After the September 11 terrorist attacks, SU became an electronic gathering place for its anguished constituencies. Students, faculty, staff, friends, and alumni from around the world e-mailed messages to the University. The breadth of messages was panoramic: eyewitnesses offered accounts; mourners shared grief; citizens of the world expressed solidarity; the cautious counseled restraint; and the angry called for retribution. Following is a sampling of those letters and excerpts. To read more, including the complete messages of those excerpted, visit sunews.syr.edu/reflect.htm on the web.

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I was trying to get inside the World Trade Center mall area to grab breakfast and get to work, but we were told we could not enter. I saw people pointing and looking up, screaming and crying. Then I saw Tower I on fire, with a huge hole on the right side of the building. It was shocking. I didn’t know what to do, so I found a spot by the Millennium Hotel and all I could do was stare at the building. I could not comprehend this, nor would I believe it. Then I witnessed people taking their lives from the upper floors. Pieces of the building and debris started falling and I had to get out of the way, so I ran down the block. People were running so hard and so fast that they literally were running out of their shoes.

Dan Marino ’97
Brooklyn, New York

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For the rest of my life people will ask me how I felt on September 11, 2001. That day and the days that followed brought out all the emotions I have. I will say that on that day many men and women lost their mothers, fathers, sisters, brothers, children, and friends to the perils of hatred, but also on that day people risked their lives to help others. I will tell them that I lost a friend, Brady Howell G’00. I will tell them of the smile that he had and of the outstretched arms he gave to me when I needed assistance. I will tell them that he made his friends smile and laugh. I will tell them that he cannot be replaced, but his smile is etched in my memory and will be forever.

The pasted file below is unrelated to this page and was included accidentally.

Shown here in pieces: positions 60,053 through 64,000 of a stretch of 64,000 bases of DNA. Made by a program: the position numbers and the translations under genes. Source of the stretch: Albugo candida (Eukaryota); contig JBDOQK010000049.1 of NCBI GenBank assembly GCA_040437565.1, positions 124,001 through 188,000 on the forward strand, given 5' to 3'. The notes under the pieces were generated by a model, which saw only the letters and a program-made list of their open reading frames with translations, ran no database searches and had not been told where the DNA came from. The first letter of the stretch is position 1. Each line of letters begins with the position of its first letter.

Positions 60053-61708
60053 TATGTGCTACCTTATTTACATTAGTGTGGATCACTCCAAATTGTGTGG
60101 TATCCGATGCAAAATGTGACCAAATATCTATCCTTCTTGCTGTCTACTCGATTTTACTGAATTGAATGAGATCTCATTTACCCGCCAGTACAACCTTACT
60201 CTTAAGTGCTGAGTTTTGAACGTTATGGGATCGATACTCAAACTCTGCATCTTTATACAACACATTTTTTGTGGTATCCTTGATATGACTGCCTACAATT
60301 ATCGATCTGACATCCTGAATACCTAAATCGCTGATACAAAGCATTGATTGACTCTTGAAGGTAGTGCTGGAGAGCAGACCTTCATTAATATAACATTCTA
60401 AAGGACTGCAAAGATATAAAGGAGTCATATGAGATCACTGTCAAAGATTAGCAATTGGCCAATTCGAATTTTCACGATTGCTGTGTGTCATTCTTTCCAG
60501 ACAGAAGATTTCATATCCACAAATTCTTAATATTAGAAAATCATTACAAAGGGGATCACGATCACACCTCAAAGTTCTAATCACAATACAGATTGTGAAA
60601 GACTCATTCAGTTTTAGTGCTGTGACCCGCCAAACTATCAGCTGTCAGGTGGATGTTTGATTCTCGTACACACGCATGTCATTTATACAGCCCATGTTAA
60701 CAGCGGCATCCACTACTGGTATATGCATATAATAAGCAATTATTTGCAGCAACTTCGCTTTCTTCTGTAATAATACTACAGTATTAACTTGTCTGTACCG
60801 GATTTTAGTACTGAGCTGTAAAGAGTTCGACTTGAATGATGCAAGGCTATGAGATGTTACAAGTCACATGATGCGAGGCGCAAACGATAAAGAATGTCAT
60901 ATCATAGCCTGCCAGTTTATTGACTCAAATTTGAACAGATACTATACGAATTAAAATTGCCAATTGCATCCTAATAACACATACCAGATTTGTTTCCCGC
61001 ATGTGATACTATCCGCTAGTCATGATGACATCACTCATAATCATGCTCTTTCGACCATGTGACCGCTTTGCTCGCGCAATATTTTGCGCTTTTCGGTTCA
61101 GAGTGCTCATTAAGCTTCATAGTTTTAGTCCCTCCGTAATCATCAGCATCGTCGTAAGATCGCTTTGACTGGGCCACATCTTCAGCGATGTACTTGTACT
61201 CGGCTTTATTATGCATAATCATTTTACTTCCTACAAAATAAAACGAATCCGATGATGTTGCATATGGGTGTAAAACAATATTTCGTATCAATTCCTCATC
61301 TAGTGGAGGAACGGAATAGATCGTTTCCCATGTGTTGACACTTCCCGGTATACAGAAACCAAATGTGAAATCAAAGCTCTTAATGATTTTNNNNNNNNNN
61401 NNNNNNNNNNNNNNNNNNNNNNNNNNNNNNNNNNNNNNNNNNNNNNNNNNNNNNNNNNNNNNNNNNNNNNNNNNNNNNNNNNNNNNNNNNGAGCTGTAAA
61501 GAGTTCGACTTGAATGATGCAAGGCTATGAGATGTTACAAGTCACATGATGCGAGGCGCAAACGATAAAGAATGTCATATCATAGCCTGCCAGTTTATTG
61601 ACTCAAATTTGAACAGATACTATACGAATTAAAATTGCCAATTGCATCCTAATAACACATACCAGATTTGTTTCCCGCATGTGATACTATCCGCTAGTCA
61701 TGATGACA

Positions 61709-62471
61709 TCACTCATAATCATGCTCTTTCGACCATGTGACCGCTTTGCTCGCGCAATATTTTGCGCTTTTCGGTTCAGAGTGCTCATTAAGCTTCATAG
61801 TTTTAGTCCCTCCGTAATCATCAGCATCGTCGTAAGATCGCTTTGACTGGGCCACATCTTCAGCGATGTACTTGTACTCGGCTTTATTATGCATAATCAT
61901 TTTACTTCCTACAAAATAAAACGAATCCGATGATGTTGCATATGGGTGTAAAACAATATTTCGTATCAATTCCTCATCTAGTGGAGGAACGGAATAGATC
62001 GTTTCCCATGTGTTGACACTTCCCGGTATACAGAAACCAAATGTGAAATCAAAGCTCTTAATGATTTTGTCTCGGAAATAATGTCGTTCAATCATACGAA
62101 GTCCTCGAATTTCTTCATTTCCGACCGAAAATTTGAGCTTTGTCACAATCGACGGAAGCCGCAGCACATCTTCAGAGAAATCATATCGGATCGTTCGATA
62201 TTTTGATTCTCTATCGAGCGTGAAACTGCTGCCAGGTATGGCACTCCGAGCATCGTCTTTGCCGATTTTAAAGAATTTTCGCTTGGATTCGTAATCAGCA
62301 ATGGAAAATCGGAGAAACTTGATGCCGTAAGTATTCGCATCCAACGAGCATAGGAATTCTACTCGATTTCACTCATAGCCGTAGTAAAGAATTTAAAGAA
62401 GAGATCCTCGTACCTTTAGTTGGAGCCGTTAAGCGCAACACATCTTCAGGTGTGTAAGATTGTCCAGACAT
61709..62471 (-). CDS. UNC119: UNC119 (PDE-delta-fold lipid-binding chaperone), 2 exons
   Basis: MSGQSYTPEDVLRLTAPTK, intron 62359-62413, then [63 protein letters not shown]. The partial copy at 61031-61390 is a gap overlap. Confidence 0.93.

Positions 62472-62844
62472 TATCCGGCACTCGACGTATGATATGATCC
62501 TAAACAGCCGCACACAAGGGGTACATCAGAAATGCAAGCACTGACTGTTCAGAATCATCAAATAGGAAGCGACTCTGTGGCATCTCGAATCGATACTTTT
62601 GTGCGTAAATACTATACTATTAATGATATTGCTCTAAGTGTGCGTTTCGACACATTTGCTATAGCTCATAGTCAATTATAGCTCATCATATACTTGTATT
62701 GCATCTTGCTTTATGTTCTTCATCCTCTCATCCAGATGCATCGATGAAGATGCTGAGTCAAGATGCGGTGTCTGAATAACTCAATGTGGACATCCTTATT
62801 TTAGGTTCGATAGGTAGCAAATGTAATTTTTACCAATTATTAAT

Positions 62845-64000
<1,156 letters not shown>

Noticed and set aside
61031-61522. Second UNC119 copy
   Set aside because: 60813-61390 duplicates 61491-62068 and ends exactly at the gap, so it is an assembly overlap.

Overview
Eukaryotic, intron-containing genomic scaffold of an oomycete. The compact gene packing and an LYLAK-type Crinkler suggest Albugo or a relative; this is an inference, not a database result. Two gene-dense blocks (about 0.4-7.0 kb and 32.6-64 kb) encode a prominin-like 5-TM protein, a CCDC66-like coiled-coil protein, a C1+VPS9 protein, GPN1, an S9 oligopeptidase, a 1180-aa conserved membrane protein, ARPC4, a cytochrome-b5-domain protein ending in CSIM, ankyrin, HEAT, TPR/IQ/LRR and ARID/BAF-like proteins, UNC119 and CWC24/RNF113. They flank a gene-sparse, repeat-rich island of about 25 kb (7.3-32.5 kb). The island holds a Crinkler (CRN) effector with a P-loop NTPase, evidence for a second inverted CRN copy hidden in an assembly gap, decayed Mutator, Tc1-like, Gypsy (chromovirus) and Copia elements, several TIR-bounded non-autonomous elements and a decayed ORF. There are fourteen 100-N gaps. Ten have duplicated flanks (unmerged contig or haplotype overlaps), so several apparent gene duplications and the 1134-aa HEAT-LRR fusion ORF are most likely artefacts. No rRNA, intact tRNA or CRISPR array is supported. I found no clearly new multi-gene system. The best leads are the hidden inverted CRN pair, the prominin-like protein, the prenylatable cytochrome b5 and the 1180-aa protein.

Sean K. Palmer ’98, G’01
Arlington, Virginia

 

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My condolences to graduates and current students personally affected by this unspeakable act of terrorism. I was still on campus in 1988 when the bombing of Pan Am 103 occurred. I remember the feeling of uselessness, quickly followed by despair and sadness. I personally knew four students on that ill-fated plane. I had the same feelings on September 11, wondering if friends from the classes of ’86 to ’90 were harmed. The Syracuse community is a strong, diverse one that has survived in the past and will do so now and in the years to come. Again, my heart and prayers go out to all those who lost loved ones on September 11, and while we will never be the same, I believe we will unite as a nation, defeat these terrorists, and become stronger.

James DiMeo ’90
Philadelphia, Pennsylvania


John Trever ’65
Reprinted by permission of the Albuquerque Journal

 

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The images of the tragedy still haunt us. The expressions of sorrow and support to the United States that we are seeing in Brazil in the last days have no precedent in history. I am sure that the United States will have the support of the entire free world to chase those criminals. Terrorism must be stopped. I am sure that American power and leadership will be successful in this mission.

Dr. Antonio Campos
Curitiba, Brazil

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I am sickened to see Laura Rockefeller on the list of victims. Although I did not know her well, my memories of her are more powerful than almost anyone else I knew at Syracuse. In the time I spent with her (interviewing her for a magazine writing class assignment), she shared with me some of the most profound and powerful ideas anyone has ever said to me—especially anyone of my own age. Laura had poise, a sensibility, and a solid and realistic sense of self. I have thought of her many times over the years, and the personal philosophies she shared with me about making one’s way in the world have been a source of strength to me time and again. I can only hope that the 20 years since the time I met her were fulfilling and happy ones for her, and that she was able to touch other lives the way she did mine.

Patti Schuldenfrei ’81
Chicago, Illinois

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